Maybe it’s ridiculous to compare LINES to Drake’s massive-in-every-way More Life.
But fuck it -- with its blend of rap, R&B, and pop, its forward-thinking production, and its use of international elements like the Caribbean flavor of “Vibes,” Allan Kingdom’s debut full-length is almost like an indie take on Drizzy’s newest. LINES even boasts a feature from Ramriddlz, the Torontoan best known for his dancehall-influenced 2014 song “Sweeterman,” which Drake would later remake. Of course, in terms of sheer popularity, Allan doesn’t touch the Toronto superstar -- hardly anyone does. But the arrival of LINES is a landmark not just for the 23-year-old St. Paul representer himself, but for Minnesota music in the 2010s.
Allan’s official mixtape debut in 2011, Trucker Music, established him as an undeniably unique artist – that kid with the animated, hiccupy voice. And as collaborations with Kanye (“All Day”) and Flume (“You Know”) raised his profile, the MC’s own music has felt increasingly more fleshed-out. His future is more certain than any other Minnesota rapper under 25: he’s got the talent, fan base, and industry connections to break out in a major way. But though mixtapes get your name and music out there, it’s still the debut album that’s the crucial test of a musician’s artistic seriousness and the strength of his fan base. LINES delivers, with elements both familiar and new.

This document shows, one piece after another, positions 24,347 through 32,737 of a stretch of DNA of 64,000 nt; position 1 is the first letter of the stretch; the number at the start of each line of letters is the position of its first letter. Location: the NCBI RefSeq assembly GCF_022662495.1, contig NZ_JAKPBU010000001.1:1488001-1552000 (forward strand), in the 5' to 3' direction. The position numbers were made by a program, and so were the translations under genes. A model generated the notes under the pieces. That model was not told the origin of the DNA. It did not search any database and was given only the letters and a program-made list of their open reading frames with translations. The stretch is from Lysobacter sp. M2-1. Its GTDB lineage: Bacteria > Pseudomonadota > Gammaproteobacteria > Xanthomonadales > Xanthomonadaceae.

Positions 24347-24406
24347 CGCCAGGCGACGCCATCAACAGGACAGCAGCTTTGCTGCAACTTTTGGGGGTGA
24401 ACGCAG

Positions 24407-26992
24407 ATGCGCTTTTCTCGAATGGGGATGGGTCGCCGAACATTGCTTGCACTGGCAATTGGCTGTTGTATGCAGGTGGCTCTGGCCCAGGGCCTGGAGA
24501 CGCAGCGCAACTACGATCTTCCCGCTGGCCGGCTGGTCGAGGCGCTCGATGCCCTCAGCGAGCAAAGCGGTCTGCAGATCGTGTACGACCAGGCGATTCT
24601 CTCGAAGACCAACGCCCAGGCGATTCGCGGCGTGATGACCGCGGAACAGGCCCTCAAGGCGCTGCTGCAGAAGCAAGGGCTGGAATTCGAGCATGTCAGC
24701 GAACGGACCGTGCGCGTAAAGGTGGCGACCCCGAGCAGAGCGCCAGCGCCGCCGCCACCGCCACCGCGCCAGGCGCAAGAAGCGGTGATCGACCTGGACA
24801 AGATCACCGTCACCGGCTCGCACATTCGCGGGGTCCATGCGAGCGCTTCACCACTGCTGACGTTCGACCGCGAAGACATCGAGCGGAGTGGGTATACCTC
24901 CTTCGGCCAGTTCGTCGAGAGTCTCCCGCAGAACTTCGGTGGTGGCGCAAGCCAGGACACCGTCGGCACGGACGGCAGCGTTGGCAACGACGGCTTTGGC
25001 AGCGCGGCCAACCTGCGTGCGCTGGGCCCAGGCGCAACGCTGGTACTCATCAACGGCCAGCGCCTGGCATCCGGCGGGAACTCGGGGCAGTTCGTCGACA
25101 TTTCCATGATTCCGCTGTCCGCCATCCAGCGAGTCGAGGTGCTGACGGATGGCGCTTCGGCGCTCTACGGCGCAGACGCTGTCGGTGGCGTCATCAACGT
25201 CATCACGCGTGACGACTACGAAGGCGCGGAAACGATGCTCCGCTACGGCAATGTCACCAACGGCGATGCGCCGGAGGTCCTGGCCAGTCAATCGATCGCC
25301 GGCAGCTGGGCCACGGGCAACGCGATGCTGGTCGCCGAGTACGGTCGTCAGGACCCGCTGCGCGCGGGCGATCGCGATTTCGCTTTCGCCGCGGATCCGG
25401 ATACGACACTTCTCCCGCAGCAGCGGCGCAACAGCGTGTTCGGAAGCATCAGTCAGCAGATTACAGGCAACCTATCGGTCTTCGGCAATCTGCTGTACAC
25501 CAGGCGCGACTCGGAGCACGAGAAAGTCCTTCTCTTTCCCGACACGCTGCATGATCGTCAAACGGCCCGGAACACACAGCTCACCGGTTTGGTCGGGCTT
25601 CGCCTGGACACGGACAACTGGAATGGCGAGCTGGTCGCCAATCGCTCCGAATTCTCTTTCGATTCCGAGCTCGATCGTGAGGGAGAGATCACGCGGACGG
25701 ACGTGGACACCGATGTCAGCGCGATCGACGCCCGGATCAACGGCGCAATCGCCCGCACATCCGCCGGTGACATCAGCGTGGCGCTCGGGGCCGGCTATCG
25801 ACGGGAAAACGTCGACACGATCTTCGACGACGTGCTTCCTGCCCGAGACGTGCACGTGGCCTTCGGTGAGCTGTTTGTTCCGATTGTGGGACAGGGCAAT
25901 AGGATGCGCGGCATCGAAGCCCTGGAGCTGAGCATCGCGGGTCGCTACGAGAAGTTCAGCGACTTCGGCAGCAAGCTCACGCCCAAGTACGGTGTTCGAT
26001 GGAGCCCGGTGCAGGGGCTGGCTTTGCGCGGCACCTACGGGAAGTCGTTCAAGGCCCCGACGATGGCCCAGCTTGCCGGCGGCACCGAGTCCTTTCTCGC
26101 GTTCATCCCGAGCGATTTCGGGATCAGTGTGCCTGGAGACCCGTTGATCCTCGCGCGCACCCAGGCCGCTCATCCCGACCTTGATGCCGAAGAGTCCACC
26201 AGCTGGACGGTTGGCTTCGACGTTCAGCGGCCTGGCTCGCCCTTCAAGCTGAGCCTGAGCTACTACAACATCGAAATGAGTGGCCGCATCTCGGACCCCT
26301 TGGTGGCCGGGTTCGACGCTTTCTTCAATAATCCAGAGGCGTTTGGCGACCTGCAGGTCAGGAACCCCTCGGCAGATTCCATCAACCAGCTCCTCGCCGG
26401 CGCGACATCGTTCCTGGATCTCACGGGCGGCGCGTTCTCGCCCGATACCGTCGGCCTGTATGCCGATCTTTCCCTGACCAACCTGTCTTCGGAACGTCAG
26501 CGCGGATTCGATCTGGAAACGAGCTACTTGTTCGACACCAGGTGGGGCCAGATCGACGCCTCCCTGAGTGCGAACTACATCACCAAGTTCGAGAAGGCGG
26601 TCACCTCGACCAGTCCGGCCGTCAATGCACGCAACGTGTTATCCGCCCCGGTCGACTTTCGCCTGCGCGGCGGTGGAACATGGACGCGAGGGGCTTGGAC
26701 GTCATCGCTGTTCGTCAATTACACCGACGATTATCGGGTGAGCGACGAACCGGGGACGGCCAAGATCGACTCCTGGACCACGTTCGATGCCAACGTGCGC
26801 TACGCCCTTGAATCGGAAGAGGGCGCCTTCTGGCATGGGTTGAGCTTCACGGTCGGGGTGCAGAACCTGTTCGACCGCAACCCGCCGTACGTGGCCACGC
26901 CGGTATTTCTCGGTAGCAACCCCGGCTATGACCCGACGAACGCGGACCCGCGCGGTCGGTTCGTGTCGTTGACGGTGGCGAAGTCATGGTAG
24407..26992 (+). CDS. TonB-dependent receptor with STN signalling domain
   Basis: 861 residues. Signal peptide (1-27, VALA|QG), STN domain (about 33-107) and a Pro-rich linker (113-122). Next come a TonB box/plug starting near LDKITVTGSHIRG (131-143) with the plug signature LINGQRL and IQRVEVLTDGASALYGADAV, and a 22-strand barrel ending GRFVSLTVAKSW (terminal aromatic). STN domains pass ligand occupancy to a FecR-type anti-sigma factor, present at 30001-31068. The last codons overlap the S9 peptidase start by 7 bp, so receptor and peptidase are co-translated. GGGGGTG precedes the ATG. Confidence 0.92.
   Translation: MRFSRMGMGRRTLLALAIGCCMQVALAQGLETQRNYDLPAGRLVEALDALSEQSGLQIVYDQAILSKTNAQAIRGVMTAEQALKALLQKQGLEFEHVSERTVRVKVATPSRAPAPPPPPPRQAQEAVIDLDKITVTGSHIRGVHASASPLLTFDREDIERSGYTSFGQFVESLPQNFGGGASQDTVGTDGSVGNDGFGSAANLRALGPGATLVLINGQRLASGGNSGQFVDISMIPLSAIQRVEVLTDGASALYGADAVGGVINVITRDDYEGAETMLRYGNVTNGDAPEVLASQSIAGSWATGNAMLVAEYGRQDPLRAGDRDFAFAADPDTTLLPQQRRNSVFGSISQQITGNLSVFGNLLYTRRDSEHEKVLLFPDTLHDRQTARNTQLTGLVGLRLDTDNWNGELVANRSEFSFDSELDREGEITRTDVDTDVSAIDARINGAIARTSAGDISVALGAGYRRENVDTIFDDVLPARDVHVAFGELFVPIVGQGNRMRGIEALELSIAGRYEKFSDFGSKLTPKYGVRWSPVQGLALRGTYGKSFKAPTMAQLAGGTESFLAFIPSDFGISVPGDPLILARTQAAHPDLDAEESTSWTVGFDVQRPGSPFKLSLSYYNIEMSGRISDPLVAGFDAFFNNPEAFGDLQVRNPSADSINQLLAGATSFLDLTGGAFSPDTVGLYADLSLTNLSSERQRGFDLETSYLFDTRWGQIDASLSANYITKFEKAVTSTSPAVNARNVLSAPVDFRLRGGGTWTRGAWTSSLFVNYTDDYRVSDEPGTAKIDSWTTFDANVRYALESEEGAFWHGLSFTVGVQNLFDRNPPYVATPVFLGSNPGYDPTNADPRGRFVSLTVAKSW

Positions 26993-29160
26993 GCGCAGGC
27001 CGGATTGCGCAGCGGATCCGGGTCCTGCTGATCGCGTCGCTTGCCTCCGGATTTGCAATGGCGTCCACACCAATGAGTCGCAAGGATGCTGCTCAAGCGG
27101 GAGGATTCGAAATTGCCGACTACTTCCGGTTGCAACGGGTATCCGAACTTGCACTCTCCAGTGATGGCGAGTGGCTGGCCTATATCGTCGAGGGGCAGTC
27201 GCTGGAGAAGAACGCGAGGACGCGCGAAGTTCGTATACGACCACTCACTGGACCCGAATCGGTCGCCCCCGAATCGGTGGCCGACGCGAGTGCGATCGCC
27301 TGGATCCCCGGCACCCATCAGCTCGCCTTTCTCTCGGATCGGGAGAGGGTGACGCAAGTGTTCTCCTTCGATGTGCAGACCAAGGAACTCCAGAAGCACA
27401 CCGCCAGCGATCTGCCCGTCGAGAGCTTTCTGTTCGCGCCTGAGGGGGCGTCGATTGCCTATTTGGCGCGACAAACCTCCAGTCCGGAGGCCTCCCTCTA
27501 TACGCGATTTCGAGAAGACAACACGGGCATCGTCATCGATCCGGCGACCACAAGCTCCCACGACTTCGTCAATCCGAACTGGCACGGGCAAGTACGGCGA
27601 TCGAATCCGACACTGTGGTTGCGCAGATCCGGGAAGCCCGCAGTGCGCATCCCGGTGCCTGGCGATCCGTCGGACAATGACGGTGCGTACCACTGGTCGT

Kingdom is still blending braggadocio like “I check my balance and order a lobster and steak” (from “Don’t Push Me”), and potential Instagram affirmations such as “No one wrote a plan out for me, no one gave a handout to me” (on “Leaders”), and he’s still bending his voice in playful ways. But at moments on LINES, he goes bigger than ever. There’s no telling how popular the unshakably catchy, polychrome lead single “Know About You” could become, and that’s not the only song that could vault Allan to a new level. There’s “The Fusion,” with Allan’s Travis Scott-style chorus and an electrifying verse from Florida rapper Denzel Curry reminiscent of the 2016 XXL Freshman’s aggro delivery on his viral song “Ultimate.” And LINES’ penultimate song, the massive, shimmering “Leaders,” is a reminder that Allan can craft a potential hit without a guest feature.
Maybe there’s an elephant in the room here, a fear that LINES is somehow too catchy, or disappointingly less quirky. But for Allan to grow as an artist, maybe it needed to be that way. Let others worry over whether or not Minnesota music is “on the map” these days. With LINES, Allan Kingdom takes a successful step into unexplored terrain.
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